A subgroup of swellsinger, a Seawife is a senior member of a theological college of swellsingers; a priestess who is ritually married to the sea. Trained in vocal techniques later incoporated into opera, her* voice weaves a spell that cuts a path through titanic waves, mollifies the ravenous leviathans of the deep, and showers the blessings of the gods on whatever craft she travels on. * all Seawives use she/her pronouns, regardless of gender
Becoming a Seawife may be entered into at any age but requires a multi-year apprenticeship. During this time, training is intensive and mixes age-appropriate religious duties with traditional singing and vocal and breathing techniques. The apprentice's progress is measured by testing and review; once her understanding and skills are deemed satisfactory (but no earlier than the age of sixteen), an apprentice is appointed as a handmaid to a Seawife, during which time she is expected to learn and gradually assume her adult duties, assist with vocal accompaniment, and support the Seawife in her religious and adminstrative duties. After no less than three years as a handmaid, a potential Seawife performs a divination ritual in front of a council of senior Seawives, who interpret the signs to see how she meets the sea god's approval and which -if any - areas she needs to improve. If the divination is deemed successful, the handmaid gradates to bride. At this point, her knowledge and skills are tested and she reaffirms her commitment to the role of Seawife. If the bride passes these tests and her governing council agrees her commitments are made in sound mind and of her on free will, she is married to their local sea god at the next full moon. The marriage is conducted with the ceremony and legality of a marriage between mortals.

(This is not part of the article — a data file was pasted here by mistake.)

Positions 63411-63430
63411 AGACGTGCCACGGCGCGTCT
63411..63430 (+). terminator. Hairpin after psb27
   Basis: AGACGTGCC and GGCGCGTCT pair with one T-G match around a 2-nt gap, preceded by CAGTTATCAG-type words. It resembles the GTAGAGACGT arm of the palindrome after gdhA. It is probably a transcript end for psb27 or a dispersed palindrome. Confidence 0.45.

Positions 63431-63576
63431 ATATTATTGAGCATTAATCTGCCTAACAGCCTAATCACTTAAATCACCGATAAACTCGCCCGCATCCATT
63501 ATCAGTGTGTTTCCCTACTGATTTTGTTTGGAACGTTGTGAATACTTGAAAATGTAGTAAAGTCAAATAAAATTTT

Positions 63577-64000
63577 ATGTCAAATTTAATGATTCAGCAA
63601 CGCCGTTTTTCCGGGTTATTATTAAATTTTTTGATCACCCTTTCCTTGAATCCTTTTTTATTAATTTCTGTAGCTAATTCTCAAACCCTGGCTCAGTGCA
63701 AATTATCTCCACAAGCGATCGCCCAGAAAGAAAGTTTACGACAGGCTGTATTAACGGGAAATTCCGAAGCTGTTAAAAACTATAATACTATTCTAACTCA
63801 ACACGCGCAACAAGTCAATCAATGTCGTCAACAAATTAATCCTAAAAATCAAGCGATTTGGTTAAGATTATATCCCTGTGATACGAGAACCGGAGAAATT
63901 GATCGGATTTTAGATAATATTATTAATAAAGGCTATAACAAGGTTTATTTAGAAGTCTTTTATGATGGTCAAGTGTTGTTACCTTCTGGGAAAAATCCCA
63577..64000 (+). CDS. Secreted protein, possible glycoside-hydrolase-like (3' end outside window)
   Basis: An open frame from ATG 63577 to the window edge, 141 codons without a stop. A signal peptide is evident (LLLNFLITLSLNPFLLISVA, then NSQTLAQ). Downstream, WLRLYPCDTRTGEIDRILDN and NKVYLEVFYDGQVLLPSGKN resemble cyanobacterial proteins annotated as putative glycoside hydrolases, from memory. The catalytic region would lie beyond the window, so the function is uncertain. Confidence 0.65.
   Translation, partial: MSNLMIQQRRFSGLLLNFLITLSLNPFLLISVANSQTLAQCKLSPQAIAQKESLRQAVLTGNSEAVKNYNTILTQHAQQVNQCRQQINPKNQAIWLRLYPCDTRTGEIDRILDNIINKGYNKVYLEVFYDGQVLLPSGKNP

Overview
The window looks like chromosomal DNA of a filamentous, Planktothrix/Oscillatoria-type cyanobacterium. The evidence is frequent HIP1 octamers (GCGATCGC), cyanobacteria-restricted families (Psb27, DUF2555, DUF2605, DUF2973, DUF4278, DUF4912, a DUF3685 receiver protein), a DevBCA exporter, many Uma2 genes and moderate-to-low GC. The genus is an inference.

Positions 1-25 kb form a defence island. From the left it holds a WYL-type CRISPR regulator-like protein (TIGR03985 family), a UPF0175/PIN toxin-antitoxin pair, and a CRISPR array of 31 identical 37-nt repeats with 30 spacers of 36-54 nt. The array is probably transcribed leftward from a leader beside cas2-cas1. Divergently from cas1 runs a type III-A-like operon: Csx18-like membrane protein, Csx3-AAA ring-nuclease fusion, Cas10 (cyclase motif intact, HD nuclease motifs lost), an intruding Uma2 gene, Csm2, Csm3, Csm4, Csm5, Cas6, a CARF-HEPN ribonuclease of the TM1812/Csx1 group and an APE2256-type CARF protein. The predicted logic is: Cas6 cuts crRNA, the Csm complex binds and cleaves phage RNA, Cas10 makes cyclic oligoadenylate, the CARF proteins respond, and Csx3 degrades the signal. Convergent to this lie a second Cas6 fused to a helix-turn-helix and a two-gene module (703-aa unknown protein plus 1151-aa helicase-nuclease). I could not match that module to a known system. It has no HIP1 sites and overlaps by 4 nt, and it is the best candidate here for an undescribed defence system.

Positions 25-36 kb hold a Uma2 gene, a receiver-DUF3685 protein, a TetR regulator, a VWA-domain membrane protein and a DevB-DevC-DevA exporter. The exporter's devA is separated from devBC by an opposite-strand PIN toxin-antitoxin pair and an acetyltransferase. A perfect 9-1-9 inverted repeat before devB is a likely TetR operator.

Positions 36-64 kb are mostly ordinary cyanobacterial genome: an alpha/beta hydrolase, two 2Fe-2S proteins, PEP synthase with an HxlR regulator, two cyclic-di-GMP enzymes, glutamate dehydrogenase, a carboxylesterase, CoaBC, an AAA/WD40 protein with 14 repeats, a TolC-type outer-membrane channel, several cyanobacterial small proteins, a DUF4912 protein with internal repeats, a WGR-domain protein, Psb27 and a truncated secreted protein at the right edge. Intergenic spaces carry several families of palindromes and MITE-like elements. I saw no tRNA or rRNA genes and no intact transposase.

While independent swellsingers may accept payment, Seawives are not paid, but the ship's owner is required to make provision for them during a voyage and a donation to the chapter in the harbour of origin. A second donation at the destination harbour is strongly encouraged but less common.
Accoutrements & Equipment
The swellsinger costume hasn't changed much since its institution and resembles the traditional clothing of a married woman, regardless of the gender of the singer. Regional chapters permit variations that symbolise her status as a married woman (eg: a ring of keys, a nose piercing, or hand tattoos).
HandmaidThe handmaid dress is made of long-weft silk or cotton, in bue or green. It may be embroidered, depending on the handmaid's seniority, and worn with a small headdress or bridesmaid's flower-crown. The skirts are not as large or full-bodied as a Seawife's dress, nor the design as elaborate.
SeawifeThe dress is made from layers of white, blue or green silk and velvet, and embroidered with white silk, silver thread, and pearls. Traditionally, the dress is worn over multiple layers of underskirts for volume, though these may be adjusted according to the size of the ship and variant dresses in wool and fur may be worn in colder climates. An elaborate headdress covers the hair and incorporates a bridal veil that obscures the face down to the nose, revealing only the mouth and chin. Under the veil, the face is made up to accentuate the mouth and downplay other features. The throat and chest are covered in Khafiyati lace. Footwear, if worn, are flat-soled leather boots. The senior Seawife on a vessel indicates her rank by wearing a pair of kidskin gloves.
Grounds for Removal/Dismissal
An apprentice or handmaiden may end their service at any time, though handmaidens are encouraged to spend one lunar cycle in contemplation of their decsion. When a Seawife no loger wishes to serve, she must divorce the god. She is given a small pension to support herself and allowed to leave, legally a divorcée and entitled to the protections and support that entails. Seawives are not entitled to an annulment and may not rejoin the order thereafter.